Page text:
Making Allies out of Drug Dealers
Narco states aren't exclusively a result of the end of the Cold War -- some, like Burma, existed long before the USSR crumbled. Cocaine, which originated in South and Central America, became popular in the United States during the late 1970s as the Cold War still burned hot. It's also inaccurate to say the U.S. was unaware of its allies' drug trafficking activities. U.S. foreign policy has long valued what an ally can offer tactically or geopolitically over that nation's commitment to eradicating drugs [source: Schweich]. In the 1980s, as the administration of President Ronald Reagan ramped up the United States' war on drugs, it was also providing funding and weapons for the same anti-Communist paramilitary groups and governments that were producing and distributing cocaine on a global scale.
The Contra rebels in Nicaragua, which the United States covertly supported during the group's civil war with the leftist ruling Sandinista party, ran cocaine distribution operations while receiving training, funding and arms from the CIA [source: Zirnite]. Gen. Manuel Noriega, a CIA asset since he rose to power in 1981, operated a narco state with the CIA's knowledge during his tenure as president of Panama [source: National Security Archive]. Once news leaked of Noriega's involvement with the U.S. and drug trafficking, he was captured during an American military invasion of Panama in 1989 and indicted on drug charges in the United States. Noriega received a 30-year federal prison sentence.
The United States continues to fight the war on drugs while turning a blind eye to drug trafficking among its allies, most notably in Afghanistan. After the U.S. invaded Afghanistan in 2001, America and its allies toppled the Taliban militia that had ruled the nation under strict Islamic law. In 1999, despite the Taliban's fundamentalist views, Afghanistan overtook Burma as the world's leading producer of opium poppies, the plant from which heroin is derived [source: Traynor]. Under the Taliban, Afghanistan functioned as a narco state, with the government using profits from its state-run heroin processing labs to fund its military and keep its economy afloat.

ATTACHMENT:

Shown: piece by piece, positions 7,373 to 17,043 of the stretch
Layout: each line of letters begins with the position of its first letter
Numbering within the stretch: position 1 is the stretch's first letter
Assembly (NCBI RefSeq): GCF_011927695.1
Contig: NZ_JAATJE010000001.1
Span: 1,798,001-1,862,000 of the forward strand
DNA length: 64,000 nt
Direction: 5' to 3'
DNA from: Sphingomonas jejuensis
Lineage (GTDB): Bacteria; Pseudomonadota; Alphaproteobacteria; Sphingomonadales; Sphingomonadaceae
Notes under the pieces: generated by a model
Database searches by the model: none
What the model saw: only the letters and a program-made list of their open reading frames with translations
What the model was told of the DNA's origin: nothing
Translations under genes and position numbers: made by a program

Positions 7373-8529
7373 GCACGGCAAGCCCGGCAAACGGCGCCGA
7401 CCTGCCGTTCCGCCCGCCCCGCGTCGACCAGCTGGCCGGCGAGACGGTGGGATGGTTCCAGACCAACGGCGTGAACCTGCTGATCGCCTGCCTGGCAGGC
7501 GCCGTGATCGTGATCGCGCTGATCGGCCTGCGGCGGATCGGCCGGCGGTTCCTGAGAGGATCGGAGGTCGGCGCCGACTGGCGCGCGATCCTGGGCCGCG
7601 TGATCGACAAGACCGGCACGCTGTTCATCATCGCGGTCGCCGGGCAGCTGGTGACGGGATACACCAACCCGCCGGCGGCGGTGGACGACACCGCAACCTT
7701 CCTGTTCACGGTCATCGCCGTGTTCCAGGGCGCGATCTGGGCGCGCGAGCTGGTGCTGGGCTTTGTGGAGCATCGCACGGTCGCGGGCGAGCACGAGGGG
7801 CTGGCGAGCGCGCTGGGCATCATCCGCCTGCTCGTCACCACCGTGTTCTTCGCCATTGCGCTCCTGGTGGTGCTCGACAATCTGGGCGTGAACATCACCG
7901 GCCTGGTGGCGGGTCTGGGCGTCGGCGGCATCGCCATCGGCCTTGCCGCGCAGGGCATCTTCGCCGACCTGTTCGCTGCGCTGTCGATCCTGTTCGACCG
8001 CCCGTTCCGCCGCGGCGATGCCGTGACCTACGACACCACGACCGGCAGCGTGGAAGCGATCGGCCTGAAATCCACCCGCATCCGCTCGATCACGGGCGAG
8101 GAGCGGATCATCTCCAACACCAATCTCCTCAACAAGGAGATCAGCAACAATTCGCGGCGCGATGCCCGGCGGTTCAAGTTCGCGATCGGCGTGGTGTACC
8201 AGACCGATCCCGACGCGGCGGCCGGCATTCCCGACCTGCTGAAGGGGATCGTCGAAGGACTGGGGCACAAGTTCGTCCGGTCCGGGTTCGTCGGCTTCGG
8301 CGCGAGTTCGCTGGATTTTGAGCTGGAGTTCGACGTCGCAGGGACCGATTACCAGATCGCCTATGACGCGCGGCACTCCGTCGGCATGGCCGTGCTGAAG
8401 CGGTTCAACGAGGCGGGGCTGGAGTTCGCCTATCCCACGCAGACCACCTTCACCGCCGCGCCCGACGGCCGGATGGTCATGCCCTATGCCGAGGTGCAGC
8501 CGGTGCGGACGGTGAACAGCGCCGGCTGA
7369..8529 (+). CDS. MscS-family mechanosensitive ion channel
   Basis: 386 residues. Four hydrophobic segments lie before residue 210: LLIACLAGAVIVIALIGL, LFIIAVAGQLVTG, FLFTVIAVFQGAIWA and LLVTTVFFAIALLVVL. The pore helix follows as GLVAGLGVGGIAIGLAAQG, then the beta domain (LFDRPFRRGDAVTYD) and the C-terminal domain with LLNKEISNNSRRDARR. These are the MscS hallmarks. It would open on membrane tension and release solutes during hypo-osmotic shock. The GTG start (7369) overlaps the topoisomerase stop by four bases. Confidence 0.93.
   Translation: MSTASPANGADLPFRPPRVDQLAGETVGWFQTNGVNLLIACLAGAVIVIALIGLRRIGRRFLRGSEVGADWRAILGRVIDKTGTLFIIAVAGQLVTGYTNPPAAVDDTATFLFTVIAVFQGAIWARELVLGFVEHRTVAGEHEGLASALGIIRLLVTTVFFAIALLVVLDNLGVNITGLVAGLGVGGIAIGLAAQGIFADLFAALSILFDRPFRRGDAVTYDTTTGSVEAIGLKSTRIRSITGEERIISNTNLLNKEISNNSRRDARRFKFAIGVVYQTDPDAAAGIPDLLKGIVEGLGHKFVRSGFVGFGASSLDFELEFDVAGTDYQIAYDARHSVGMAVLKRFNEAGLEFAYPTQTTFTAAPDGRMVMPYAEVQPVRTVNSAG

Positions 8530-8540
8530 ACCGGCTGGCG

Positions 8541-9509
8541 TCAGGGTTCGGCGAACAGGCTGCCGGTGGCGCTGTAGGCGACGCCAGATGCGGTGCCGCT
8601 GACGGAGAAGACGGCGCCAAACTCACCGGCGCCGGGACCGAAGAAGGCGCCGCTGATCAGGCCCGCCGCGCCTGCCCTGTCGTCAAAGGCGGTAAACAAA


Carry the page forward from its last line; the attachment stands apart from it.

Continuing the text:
Afghanistan saw the largest poppy harvest in recorded history in 2006. The crop yield was a 50 percent increase over the previous year, and the harvest made Afghanistan the producer of 93 percent of the global heroin supply [source: Norton-Taylor]. The U.S. made efforts to eradicate poppy crops early in its occupation, but could offer no replacement crop that approaches its profitability for Afghani farmers. President Hamid Karzai, a key U.S. ally, allowed some crop removal by soldiers on the ground, but refused to allow the U.S. to eradicate crops with pesticides sprayed from airplanes, a method that's proven effective in fighting Colombian cocaine production.
President Karzai isn't accused of personally engaging in drug trafficking, and he has stated poppy eradication as a goal of his administration. In addition to allowing hand eradication of poppy crops, he's accepted $780 million from the United States for counternarcotics operations like removing corrupt judges and training drug officers [source: Transnational Institute]. His nation, however, remains the world's leading exporter of heroin, generating more than $3 billion annually for the country's economy.
Amid reports that convicted Afghani drug traffickers pay bribes for release from prison, fear has mounted that the country may devolve into a full-fledged narco state [source: Schweich]. With remote areas still ruled by drug trafficking tribal leaders, the nation certainly contains narco states within its borders.
If questions remain about Afghanistan's status as a narco state, any surrounding several West African nations have been put to rest. In 2008, drug officials around the world watched as West Africa became the new narco state capital of the world.